182. (tie) Kaagaz Ke Phool [Paper Flowers] (1959) Guru Dutt 78
184. Nema-ye Nazdik [Close-Up] (1990) Abbas Kiarostami 77
185. Shop Around the Corner, The (1940) Ernst Lubitsch 76.5
186. Sullivan's Travels (1941) Preston Sturges 76
187. Do the Right Thing (1989) Spike Lee 75.5
188. Fa yeung nin wa [In The Mood For Love] (2000) Wong Kar Wai 75
189. (tie) Sayat Nova [Color of Pomegranates] (1968) Sergei Parajanov 75
189. (tie) Terra trema [The Earth Trembles] (1948) Luchino Visconti 75
191. Meet Me in St. Louis (1944) Vincente Minnelli 73
192. (tie) Buono, il brutto, il cattivo., Il [The Good, the Bad and the Ugly] (1966) Sergio Leone 72
192. (tie) Mean Streets (1973) Martin Scorsese 72
192. (tie) Paths of Glory (1957) Stanley Kubrick 72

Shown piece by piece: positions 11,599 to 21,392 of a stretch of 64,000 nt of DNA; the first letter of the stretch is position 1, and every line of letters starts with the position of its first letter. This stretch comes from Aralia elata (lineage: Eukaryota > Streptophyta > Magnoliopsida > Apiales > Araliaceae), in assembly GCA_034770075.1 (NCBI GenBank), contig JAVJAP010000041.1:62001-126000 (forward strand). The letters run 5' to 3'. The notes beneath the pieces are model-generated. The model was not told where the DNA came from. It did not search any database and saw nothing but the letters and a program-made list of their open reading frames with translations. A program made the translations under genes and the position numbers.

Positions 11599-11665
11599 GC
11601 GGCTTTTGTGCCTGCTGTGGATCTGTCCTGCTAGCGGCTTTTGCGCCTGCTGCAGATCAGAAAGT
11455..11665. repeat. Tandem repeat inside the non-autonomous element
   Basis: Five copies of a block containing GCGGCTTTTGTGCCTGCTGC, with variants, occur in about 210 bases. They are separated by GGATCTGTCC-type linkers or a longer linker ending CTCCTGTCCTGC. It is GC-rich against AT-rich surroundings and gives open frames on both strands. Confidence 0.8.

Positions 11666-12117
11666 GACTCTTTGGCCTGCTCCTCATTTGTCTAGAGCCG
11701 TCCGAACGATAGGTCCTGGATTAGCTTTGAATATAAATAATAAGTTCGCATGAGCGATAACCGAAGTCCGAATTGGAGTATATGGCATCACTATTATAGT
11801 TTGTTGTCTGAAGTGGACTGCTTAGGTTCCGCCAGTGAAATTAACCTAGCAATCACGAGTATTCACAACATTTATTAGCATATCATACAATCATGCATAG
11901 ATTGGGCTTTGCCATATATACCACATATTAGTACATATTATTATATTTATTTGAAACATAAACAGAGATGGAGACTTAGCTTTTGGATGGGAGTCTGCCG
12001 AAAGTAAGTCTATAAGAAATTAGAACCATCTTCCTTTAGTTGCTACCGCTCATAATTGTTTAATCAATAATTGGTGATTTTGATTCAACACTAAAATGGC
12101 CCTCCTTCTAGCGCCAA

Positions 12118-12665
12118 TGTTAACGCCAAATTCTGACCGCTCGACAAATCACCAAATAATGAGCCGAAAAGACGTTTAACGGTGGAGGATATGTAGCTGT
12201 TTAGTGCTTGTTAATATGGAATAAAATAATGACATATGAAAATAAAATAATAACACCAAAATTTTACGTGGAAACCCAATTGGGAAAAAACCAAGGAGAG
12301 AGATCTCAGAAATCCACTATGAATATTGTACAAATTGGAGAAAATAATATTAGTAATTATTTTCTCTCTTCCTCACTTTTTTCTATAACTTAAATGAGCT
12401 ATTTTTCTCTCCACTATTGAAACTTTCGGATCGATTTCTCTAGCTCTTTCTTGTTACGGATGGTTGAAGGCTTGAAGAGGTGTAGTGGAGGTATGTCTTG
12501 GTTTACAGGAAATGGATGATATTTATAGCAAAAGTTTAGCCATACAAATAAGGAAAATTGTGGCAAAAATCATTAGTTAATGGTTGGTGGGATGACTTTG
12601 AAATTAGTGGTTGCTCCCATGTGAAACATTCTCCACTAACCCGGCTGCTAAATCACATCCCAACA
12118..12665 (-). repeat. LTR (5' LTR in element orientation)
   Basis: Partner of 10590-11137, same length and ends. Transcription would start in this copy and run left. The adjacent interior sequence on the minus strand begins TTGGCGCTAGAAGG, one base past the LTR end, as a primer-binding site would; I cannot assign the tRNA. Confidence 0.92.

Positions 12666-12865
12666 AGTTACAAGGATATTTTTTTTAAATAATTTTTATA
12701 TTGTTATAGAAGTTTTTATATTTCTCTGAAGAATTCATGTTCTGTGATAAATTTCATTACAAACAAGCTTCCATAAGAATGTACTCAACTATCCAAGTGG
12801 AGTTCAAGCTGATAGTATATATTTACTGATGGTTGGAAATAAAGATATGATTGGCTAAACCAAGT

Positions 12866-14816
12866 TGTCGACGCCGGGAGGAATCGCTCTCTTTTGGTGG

195. Brief Encounter (1945) David Lean 71.5
196. (tie) Barefoot Contessa, The (1954) Joseph Mankiewicz 71
196. (tie) Casque d'or (1952) Jacques Becker 71
196. (tie) Deer Hunter, The (1978) Michael Cimino 71
196. (tie) Moonfleet (1955) Fritz Lang 71
196. (tie) Plaisir, Le (1952) Max Ophüls 71
196. (tie) Snow White and the Seven Dwarfs (1937) Walt Disney 71

Films ranked 101-200 that show up in my own list of Favorite 100 Films: Bringing Up Baby (#112), The Maltese Falcon (#130), Ran (#131), The Philadelphia Story (#144), It Happened One Night (#152), His Girl Friday (#155), Manhattan (#159), and The Exterminating Angel (#177).

I'd be curious, once again, to know some of your own experiences with these films. And which ones would you put in your own Top 100?

Until the next reel. . .

Monday, September 08, 2008

Gimme Some Truth

A request from John Schertzer that I'm more than happy to oblige.